ginjj

5-10-10 is how much in Organic Liquid of 0.5-2-1.5

ginjj
July 13, 2019

I want to use organic liquid feed for my dahlias. The recommendation for dahlias is 5-10-10. I'm trying to find out how much Roots Organics 0.5-2-1.5 I should use. The label does say T per gallon but not sure if this is ok for dahlias which again 5-10-10 is recommended.


I see their website has 1 not 1.5 as the amount of K.


Thanks!

Ginny

Comments (6)

  • rhizo_1 (North AL) zone 7

    Apples and oranges.....you cannot compare the two products at all, especially in terms of analysis. If you are determined to use the Roots stuff, then you need to follow the instructions on that label, period. Are you growing in the ground or in containers?

    The elements N-P-K come from different sources and cannot be compared with each other in terms of getting one to deliver the same as the other.


    ginjj thanked rhizo_1 (North AL) zone 7
  • ginjj

    I will contact the company tomorrow. I've got the dahlias in the ground. Thanks for your thoughts.

  • Richard Brennan

    I think you are asking the wrong question. 5-10-10 is really a ratio. That's what's important, not the actual numbers themselves because by applying per the directions you are delivering the proper amount to the plant.

    5-10-10 means that for every part of Nitrogen, you are also delivering two parts each of Phosphorus and Potassium.

    The Roots Organic at 0.5-2-1.5 isn't that ratio. For every one part of Nitrogen, it is also adding four parts of Phosphorus and three parts of Potassium. Depending on how much you feed you will either be underfeeding Nitrogen or overfeeding Phosphorus/Potassium. It is the wrong fertilizer formulation.


    You want a fertilizer where the N is one half of the value of the P and the K, and then feed according directions. It can be 5-10-10 or 2.5-5-5 or 1-2-2 or 10-20-20. It's the relationships between the numbers that is key, because you can always dilute or concentrate depending on how often you are feeding.

    ginjj thanked Richard Brennan
  • gardengal48 (PNW Z8/9)

    I wouldn't worry too much about the ratio either :-) Plants are pretty flexible with their nutrient requirements and there is no one "ideal" formula or ratio for any given plant type. You just don't want a fertilizer that is too heavy on the N, as that can produce leafy growth at the expense of flowers. However, I have used both Osmocote (non-organic) and fish emulsion (organic) to fertilize my dahlias as well as the standard Miracle Gro blue powder (also non-organic), all of which have higher N than P or K, and the dahlias have all thrived and produced copious flowers.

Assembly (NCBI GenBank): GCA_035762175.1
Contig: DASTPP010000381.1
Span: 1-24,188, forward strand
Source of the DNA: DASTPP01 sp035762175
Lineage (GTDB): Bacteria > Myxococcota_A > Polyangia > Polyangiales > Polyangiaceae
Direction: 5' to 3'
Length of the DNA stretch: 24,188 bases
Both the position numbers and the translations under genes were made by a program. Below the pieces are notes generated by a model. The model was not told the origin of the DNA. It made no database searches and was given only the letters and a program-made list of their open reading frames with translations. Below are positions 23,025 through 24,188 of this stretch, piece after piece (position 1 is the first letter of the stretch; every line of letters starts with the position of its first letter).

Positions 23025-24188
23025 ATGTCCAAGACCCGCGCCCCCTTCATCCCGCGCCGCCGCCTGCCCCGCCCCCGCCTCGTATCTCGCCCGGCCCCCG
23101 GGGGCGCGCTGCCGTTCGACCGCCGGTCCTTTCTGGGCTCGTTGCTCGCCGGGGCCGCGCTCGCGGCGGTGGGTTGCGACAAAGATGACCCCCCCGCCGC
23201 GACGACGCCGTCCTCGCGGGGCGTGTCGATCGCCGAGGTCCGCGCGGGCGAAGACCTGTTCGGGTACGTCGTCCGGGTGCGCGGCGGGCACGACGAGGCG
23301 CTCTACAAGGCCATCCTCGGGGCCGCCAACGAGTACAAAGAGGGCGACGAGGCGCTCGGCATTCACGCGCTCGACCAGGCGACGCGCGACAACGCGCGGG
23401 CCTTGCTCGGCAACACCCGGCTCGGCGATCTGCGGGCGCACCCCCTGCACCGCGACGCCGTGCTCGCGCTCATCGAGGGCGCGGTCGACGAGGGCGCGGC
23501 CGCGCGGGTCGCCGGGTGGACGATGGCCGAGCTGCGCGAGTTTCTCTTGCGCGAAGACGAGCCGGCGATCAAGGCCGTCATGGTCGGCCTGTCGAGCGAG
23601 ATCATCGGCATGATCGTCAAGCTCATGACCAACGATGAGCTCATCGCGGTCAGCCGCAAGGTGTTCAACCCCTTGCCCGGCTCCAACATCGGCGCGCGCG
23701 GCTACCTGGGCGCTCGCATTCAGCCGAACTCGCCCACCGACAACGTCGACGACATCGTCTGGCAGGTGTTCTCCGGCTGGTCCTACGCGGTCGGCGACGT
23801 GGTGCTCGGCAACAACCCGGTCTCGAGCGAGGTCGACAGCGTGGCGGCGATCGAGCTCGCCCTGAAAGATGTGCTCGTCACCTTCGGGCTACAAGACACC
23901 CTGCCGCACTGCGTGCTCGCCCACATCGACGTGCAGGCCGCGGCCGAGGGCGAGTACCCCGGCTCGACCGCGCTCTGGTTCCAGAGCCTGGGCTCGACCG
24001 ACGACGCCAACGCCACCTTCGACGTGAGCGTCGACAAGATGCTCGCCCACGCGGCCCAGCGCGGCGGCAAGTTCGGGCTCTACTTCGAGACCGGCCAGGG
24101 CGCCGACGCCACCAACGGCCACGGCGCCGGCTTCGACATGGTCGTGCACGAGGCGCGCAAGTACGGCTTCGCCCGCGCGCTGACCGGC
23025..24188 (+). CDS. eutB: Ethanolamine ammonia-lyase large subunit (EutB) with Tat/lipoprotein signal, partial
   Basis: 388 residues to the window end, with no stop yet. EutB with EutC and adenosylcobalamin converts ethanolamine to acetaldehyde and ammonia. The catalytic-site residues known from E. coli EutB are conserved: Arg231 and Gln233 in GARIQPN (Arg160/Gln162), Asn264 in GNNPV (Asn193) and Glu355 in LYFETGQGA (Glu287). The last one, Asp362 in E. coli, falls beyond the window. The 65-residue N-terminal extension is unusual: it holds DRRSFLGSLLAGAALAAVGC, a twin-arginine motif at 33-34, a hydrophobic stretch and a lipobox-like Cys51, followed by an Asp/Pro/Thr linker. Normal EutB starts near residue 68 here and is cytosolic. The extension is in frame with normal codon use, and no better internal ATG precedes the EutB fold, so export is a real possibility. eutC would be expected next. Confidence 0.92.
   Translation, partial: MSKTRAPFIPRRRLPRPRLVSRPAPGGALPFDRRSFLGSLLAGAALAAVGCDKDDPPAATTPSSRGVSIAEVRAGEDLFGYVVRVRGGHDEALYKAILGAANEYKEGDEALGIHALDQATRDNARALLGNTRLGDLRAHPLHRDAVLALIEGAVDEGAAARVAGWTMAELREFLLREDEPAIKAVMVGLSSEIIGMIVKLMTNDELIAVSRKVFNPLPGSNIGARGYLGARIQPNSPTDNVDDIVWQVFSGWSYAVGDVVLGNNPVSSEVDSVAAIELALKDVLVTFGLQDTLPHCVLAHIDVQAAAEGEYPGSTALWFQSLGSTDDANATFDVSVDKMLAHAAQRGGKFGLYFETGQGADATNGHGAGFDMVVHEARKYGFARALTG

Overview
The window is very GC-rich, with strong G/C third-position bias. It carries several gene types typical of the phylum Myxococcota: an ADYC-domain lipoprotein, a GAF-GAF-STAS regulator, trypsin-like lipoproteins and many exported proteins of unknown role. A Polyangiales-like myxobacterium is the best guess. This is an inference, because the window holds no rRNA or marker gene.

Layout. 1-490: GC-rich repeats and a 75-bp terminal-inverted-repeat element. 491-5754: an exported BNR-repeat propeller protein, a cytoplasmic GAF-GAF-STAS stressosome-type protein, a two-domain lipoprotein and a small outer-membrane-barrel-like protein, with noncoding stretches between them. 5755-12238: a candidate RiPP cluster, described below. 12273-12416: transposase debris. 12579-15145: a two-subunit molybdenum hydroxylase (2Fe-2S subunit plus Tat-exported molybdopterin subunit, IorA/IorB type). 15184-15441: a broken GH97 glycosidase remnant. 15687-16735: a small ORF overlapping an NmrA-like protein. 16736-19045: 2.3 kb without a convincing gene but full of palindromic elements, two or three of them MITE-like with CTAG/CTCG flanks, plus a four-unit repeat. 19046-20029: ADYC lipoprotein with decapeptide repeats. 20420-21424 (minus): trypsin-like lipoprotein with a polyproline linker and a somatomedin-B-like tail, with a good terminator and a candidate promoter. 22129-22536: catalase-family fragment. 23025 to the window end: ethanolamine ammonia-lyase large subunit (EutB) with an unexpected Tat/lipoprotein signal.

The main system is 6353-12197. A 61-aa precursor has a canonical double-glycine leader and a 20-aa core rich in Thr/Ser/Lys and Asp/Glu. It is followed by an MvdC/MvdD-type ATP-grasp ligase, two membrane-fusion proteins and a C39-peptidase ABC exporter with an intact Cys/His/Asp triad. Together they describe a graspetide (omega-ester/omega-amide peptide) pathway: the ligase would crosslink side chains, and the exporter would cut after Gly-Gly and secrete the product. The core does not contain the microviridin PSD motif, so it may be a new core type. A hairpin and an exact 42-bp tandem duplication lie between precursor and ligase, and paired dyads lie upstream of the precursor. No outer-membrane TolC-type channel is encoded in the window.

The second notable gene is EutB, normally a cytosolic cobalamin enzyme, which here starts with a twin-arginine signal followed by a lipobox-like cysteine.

ginjj thanked gardengal48 (PNW Z8/9)
  • ginjj

    Rhizo sorry I forgot to get back to you, the dahlias are in the ground.

    Richard, thank you for your statement of wanting P and K twice the amount of N, that statement makes sense to m.

    I haven't been able to find that ratio in an organic product. Dr Earth Rose food is 4-6-2, Epsoma Tomato food is 3-4-6. I have looked at several other organic brands and none of them are 1-2-2 ratio.

    I know it may not matter very much but I'd like to follow the recommendation I've read many times over the years of using a "rose food, such as 5-10-10," but with an organic product. I will say that the recommendation of 5-10-10 was most likely from years ago when using organic products wasn't so popular.

    I'm driving myself nuts as you can see, sorry.

    Thanks again,

    Ginny

  • Richard Brennan

    " I haven't been able to find that ratio in an organic product. Dr Earth Rose food is 4-6-2, Epsoma Tomato food is 3-4-6. "


    Organic fertilizers are just combinations of organic ingredients like seed meal, blood meal. chicken manure, bone meal, and such. You can start with something that is close, and then boost the lowest element with another amendment. For example, you could use the Epsoma Tomato fertilizer and then add some Espoma Triple Phosphate or Bone Meal.


    The other thing to be aware of is that with organics the amendment has to break down in the soil before it is available to plants, and different substances break down at different rates. Ideally you want the nutrients to be delivered to the plant at the same time.

    ginjj thanked Richard Brennan

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